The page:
This weekend was a rough one. I don't know why it was particularly difficult, but it was like all the feelings of missing Jake were overwhelming me...sadness, anger, exhaustion all wrapped into one ugly mess.

Asher and I had a good time swimming, running errands, and celebrating Halloween, intermingled with a few "good" 2.5 year old moments. I am SO grateful to those who understand 2.5 and assist in ways that go beyond helpful in my current state of mind.

For instance, first stop Saturday morning was the bank. I had a jar full of change plus some cash that I wanted to deposit into Asher's college savings account, so we had to go inside. Asher waited somewhat patiently, but when it got to be our turn he was done for, and so the lady behind the counter offered a sucker. Thank you Lady Behind the Counter for knowing just what works!

Next stop was the post office to drop off a care package for Daddy. I had everything on the declarations ready to go, package in hand, etc. I just should have known the line would have been out the door at 10 AM on a Saturday. While trying to juggle the package, and stand in line behind 8 people, and keep a hold of Mr. 2.5, he was also finishing his sucker. It is then that I realize that he's got the sucker AND half the stick in his mouth. As I am trying to wrangle these pieces out of his mouth so as not to choke, and maintain my place in the line, I believe the glimmer of sweat forming on my brow must have caught the eye of the man who was first in line. This man I would like to call Saintly Post Office Line Jump Allower. Saintly Post Office Line Jump Allower kindly offers for me to take the next open window. I, however, realize, that this means that I will also be "cutting" in front of the four other people who remain in line waiting, too. I kindly ask if they'd be OK with me going ahead of them, and no one grumbles loud enough audibly so I say thank you thank you thank you and try not to tear up and carry the kid in one arm with the purse slung over the shoulder and the 12 pound box in the other hand. When I lay it on the counter, Juanita, Post Office worker says "How did you just carry that one handed?! That was amazing!" I just smiled and said, "I'm doing a lot of jobs one handed these days...I guess I'm just getting used to it." She graciously stamped my declarations and got that package sent on it's way to our favorite soldier. And I humbly thanked Saintly Post Office Line Jump Allower once more as he held the door for me on the way out. There ARE still good strangers out there in the world.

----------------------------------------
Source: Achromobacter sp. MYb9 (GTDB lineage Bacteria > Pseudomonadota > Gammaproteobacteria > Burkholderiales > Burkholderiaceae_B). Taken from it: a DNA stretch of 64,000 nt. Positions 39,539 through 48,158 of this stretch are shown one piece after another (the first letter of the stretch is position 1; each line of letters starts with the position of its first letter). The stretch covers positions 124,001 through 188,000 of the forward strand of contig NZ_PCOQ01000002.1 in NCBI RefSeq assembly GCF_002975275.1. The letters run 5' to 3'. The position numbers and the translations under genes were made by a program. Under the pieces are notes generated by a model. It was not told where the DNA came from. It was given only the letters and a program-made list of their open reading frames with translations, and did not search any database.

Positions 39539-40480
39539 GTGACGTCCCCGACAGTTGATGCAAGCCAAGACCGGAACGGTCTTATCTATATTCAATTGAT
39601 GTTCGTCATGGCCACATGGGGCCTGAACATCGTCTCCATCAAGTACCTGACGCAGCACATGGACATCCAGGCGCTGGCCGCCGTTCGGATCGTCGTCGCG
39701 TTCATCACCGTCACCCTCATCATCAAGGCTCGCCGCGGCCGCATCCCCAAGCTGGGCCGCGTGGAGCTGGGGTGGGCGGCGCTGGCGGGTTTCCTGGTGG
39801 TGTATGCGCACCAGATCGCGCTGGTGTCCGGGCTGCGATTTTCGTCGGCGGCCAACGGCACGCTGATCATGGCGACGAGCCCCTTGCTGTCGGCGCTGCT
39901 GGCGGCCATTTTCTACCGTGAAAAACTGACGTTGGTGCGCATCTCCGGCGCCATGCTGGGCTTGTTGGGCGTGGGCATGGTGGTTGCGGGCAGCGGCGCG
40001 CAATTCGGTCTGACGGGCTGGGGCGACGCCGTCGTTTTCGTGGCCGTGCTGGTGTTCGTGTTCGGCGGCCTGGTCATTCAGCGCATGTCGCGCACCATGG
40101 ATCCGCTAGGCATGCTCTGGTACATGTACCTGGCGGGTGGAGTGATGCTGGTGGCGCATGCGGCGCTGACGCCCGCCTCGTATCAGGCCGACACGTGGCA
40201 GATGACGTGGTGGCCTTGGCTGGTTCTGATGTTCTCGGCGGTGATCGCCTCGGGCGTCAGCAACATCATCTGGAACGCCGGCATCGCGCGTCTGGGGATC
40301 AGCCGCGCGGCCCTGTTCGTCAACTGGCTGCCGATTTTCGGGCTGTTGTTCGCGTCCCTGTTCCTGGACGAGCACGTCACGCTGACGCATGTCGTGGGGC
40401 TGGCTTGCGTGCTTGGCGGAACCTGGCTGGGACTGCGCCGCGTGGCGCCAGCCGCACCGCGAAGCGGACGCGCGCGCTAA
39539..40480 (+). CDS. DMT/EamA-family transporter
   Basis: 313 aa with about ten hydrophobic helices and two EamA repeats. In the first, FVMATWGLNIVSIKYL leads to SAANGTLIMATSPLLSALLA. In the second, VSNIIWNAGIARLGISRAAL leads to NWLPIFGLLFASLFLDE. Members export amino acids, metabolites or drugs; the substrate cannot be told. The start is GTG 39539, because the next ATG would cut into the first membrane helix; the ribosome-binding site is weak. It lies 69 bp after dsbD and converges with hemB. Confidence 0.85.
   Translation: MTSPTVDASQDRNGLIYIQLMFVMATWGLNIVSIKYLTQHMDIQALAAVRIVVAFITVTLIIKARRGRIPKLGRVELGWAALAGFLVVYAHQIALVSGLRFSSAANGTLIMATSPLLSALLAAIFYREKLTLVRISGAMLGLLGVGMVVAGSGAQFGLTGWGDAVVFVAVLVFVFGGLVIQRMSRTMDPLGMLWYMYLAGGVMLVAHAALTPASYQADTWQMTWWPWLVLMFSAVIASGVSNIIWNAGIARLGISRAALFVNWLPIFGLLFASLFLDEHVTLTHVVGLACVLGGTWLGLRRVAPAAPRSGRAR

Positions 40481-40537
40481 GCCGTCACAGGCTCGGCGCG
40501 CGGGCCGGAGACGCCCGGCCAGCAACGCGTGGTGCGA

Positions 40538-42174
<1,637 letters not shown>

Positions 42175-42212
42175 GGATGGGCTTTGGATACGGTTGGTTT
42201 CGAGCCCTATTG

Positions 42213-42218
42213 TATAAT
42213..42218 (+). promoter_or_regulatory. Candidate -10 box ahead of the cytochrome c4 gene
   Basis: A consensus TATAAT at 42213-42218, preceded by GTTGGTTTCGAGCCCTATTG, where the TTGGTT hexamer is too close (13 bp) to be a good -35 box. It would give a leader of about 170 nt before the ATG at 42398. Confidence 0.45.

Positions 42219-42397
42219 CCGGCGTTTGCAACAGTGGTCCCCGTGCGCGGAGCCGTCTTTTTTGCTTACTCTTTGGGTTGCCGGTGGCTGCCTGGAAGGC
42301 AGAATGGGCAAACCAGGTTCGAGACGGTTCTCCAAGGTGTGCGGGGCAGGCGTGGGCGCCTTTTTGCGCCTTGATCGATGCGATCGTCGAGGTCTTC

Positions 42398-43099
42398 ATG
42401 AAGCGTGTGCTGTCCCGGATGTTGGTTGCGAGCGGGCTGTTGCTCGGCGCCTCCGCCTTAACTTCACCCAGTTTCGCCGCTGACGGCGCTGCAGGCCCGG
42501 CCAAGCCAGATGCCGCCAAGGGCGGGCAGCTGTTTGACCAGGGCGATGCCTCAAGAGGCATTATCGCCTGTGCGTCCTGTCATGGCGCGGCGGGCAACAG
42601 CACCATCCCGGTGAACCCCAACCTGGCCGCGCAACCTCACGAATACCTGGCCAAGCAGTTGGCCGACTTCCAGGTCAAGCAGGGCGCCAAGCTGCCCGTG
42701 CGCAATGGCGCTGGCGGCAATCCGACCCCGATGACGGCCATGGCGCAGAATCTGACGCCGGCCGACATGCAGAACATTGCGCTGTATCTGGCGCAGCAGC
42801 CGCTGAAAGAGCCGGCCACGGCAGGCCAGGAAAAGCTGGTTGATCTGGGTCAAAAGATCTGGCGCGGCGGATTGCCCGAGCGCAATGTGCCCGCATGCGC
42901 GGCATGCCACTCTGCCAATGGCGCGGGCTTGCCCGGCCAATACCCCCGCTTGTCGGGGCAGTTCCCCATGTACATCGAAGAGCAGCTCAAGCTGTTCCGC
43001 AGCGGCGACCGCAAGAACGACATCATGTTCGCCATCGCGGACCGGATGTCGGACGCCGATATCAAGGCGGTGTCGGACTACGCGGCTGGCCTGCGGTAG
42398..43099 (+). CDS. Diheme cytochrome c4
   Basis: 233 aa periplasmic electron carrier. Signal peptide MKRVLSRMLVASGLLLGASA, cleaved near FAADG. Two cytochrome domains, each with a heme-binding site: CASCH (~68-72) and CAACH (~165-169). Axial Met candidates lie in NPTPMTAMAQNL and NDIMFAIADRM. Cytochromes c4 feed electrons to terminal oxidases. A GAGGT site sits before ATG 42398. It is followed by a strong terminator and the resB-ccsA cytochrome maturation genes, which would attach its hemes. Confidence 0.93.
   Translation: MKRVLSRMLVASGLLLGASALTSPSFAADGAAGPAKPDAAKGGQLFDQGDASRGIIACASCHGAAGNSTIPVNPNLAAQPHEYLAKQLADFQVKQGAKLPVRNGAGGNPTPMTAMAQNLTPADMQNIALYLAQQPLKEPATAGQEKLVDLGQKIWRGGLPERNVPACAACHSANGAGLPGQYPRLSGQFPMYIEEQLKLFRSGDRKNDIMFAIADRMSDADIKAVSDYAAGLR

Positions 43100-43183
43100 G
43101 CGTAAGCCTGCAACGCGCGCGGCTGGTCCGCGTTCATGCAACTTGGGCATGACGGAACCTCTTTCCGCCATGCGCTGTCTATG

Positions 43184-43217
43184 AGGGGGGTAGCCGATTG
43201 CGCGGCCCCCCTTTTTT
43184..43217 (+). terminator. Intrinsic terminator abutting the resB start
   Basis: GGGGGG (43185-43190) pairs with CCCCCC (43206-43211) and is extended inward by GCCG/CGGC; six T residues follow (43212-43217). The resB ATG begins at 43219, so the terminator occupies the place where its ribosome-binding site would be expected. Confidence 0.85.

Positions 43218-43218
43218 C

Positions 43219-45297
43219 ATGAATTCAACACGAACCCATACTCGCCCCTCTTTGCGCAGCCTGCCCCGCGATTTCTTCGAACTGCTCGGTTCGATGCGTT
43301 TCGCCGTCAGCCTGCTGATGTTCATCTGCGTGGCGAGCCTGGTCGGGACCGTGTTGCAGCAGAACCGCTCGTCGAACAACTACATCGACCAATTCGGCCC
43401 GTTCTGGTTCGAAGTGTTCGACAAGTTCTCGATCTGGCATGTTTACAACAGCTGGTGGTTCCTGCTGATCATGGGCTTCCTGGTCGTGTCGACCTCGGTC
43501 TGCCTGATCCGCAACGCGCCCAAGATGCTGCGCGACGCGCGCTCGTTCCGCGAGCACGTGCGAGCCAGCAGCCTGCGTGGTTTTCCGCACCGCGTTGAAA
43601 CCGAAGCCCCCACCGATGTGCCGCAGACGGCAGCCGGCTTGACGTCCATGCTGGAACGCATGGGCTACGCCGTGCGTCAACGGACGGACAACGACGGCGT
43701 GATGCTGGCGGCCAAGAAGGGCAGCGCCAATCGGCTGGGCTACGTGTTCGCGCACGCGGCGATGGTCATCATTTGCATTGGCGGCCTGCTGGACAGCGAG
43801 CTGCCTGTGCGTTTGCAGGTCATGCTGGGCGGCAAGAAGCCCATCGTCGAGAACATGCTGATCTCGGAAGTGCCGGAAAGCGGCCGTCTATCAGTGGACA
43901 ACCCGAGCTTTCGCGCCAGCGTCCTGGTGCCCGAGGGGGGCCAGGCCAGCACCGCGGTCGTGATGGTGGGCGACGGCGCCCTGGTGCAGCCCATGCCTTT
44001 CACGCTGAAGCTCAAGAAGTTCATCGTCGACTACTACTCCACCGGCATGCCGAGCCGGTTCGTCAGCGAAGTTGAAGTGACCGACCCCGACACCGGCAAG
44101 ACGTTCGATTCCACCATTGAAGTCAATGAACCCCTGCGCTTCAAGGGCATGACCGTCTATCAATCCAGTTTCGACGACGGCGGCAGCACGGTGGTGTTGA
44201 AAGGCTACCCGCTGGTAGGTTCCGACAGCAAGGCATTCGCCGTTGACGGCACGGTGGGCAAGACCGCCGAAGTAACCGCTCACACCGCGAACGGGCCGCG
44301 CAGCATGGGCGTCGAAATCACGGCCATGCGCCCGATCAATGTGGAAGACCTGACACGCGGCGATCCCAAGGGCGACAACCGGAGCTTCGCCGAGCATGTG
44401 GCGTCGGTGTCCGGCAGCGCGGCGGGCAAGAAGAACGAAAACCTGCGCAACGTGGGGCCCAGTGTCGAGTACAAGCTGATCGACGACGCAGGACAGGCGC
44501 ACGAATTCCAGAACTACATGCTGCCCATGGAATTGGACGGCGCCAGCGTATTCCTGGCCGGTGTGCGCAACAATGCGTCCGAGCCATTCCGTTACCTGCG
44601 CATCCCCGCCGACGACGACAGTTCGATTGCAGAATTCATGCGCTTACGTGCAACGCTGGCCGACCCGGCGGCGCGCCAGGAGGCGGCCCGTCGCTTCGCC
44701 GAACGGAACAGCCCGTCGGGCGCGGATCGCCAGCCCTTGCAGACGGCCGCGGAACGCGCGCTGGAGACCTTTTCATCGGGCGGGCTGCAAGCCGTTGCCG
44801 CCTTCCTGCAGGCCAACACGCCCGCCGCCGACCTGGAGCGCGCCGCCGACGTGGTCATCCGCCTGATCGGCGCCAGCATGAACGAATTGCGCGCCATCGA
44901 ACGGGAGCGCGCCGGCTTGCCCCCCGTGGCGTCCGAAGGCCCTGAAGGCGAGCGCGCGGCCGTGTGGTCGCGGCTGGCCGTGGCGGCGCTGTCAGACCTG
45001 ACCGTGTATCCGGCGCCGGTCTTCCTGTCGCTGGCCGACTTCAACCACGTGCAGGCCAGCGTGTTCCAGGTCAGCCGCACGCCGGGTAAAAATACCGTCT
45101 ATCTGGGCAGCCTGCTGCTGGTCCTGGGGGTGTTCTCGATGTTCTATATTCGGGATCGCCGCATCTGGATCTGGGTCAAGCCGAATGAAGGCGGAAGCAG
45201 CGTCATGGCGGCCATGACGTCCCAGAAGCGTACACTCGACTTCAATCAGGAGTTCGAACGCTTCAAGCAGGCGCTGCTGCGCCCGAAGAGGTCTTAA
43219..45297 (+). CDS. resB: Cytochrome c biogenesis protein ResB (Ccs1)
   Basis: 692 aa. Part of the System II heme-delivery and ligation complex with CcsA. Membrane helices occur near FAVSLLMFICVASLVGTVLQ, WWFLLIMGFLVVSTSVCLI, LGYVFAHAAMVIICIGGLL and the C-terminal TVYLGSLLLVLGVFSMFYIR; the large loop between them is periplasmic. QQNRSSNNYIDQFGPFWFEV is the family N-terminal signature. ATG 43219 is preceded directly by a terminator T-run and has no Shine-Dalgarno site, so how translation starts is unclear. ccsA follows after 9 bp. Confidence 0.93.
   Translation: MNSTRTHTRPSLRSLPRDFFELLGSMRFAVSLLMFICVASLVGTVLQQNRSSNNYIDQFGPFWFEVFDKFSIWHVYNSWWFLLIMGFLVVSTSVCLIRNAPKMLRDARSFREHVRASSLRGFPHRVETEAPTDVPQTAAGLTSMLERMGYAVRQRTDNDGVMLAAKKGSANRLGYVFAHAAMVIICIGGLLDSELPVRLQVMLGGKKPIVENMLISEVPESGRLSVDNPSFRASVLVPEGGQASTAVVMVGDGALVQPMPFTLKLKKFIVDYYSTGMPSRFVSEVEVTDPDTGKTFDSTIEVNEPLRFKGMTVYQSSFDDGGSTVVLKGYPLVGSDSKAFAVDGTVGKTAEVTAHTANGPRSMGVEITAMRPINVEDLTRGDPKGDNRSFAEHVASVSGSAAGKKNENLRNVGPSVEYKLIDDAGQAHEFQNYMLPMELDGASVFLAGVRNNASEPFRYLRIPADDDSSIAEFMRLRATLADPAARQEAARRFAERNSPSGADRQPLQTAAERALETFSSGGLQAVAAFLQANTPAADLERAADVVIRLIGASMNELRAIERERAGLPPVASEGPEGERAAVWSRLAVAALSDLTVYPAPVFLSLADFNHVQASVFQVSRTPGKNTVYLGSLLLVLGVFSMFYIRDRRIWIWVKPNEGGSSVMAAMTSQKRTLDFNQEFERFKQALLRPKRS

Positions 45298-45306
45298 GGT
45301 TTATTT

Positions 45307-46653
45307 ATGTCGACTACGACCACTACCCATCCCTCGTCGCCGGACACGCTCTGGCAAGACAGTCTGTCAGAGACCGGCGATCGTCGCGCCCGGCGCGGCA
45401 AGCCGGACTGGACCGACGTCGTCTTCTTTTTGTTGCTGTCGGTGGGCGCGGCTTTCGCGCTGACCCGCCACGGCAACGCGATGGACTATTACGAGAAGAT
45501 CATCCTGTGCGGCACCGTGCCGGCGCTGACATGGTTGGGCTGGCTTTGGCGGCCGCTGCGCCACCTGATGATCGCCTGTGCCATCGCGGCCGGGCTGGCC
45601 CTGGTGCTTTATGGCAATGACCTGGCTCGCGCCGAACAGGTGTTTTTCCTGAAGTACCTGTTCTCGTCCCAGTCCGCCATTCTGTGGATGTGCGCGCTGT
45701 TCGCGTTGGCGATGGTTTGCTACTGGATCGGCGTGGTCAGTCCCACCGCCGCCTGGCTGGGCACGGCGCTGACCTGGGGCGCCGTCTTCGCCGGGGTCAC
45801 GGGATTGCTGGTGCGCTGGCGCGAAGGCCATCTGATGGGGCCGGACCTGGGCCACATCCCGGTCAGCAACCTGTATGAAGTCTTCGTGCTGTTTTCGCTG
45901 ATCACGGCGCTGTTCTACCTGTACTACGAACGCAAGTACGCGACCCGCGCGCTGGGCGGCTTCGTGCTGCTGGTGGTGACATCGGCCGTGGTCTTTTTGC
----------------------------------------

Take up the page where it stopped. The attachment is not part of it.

And those examples are just the beginning. Remember how I told you about the friend who offered to help by getting some meals made up for us? Little did I know what a task Mandy took on....She found a website called where she has arranged a schedule for meals to be brought to us every Monday and Thursday night. The response has been absolutely phenomenal. I have been overwhelmed to the point of tears at the generosity displayed by Jake's coworkers & their families, and also by book club and bible study friends who have jumped onto the "schedule," too. Warm lasagnas, tasty enchiladas, meatloaves, casseroles, soups and even delicious baked goods...better dinners than I would ever make for myself! These meals have been so invaluable to Asher & I. We get to enjoy a hot, homecooked dinner together without the stress that making it up brings. I can spend time with him - playing, reading, or giving him the attention he seeks at the end of his day. I've been so touched by these "gifts."

My dad and brother visited the other day to climb up on our treacherous roof and clean out the gutters to avoid any water problems. I hate that high roof, and they both don't get "paid enough" to take such good care of me, and yet every week they've dilligently mowed, raked, or done whatever yardwork (or take care of any other emergency issue that comes up) is necessary.

The other night I flipped on our furnace for the first time, and it wouldn't kick out the heat. I made a few phone calls and asked to make an appointment for service the next day. Instead, they came out at 10 PM and didn't charge us, just so that Asher & I wouldn't go through the night without heat.

Then today I was given a check. Some very special friends offered to pay for Jake's online services while he is overseas, so that we can be in constant communication via Skype, and most of all, so that he can see Asher and so that Asher can see his Daddy. When I opened the envelope containing the check, I was floored to see not one month, but FIVE months worth of the cost of the internet connection. What did we ever do to deserve such amazing friends and family who are so willing to take care of us and comfort us and look after us?

Like I said...I'm practically at a loss for words. But...I just had to get that all out first.